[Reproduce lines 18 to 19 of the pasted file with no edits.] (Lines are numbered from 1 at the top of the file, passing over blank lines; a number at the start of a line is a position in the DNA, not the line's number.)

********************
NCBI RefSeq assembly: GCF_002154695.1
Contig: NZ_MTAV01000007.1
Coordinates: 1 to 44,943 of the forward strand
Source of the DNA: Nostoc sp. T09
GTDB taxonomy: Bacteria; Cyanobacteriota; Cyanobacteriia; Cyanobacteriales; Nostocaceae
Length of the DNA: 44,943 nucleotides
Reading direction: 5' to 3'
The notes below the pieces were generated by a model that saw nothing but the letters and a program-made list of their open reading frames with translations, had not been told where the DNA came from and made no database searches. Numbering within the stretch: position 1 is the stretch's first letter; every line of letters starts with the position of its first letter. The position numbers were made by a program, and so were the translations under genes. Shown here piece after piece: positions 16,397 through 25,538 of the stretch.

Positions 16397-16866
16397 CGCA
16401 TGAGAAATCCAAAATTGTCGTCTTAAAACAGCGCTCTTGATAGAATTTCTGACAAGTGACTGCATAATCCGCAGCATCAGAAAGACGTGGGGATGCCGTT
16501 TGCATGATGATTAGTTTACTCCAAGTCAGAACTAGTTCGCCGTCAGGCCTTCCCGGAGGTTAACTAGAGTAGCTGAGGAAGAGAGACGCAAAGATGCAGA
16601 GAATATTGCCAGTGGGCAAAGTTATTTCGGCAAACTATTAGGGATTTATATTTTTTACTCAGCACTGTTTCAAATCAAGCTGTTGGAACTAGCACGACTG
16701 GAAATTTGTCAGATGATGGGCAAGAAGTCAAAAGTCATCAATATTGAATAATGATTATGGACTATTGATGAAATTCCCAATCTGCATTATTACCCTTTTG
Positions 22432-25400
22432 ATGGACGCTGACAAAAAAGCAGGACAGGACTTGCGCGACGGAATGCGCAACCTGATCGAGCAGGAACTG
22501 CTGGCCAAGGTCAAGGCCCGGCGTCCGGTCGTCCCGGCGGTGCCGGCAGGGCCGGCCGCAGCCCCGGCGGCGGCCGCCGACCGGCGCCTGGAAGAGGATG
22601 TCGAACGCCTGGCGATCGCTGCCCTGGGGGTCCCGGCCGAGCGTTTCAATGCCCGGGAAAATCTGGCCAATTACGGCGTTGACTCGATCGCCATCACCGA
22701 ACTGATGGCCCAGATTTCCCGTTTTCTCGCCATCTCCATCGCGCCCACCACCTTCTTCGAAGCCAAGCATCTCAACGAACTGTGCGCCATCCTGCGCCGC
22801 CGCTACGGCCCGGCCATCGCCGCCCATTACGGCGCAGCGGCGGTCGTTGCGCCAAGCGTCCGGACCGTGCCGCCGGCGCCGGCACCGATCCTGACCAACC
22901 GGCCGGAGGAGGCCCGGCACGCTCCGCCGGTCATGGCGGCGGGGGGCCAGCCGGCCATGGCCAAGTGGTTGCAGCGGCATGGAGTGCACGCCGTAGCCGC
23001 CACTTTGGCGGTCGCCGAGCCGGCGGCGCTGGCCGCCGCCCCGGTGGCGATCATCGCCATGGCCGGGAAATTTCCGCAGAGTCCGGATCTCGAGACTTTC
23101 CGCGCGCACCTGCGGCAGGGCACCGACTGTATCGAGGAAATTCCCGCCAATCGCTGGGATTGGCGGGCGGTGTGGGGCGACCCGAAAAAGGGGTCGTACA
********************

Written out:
22601 TCGAACGCCTGGCGATCGCTGCCCTGGGGGTCCCGGCCGAGCGTTTCAATGCCCGGGAAAATCTGGCCAATTACGGCGTTGACTCGATCGCCATCACCGA
22701 ACTGATGGCCCAGATTTCCCGTTTTCTCGCCATCTCCATCGCGCCCACCACCTTCTTCGAAGCCAAGCATCTCAACGAACTGTGCGCCATCCTGCGCCGC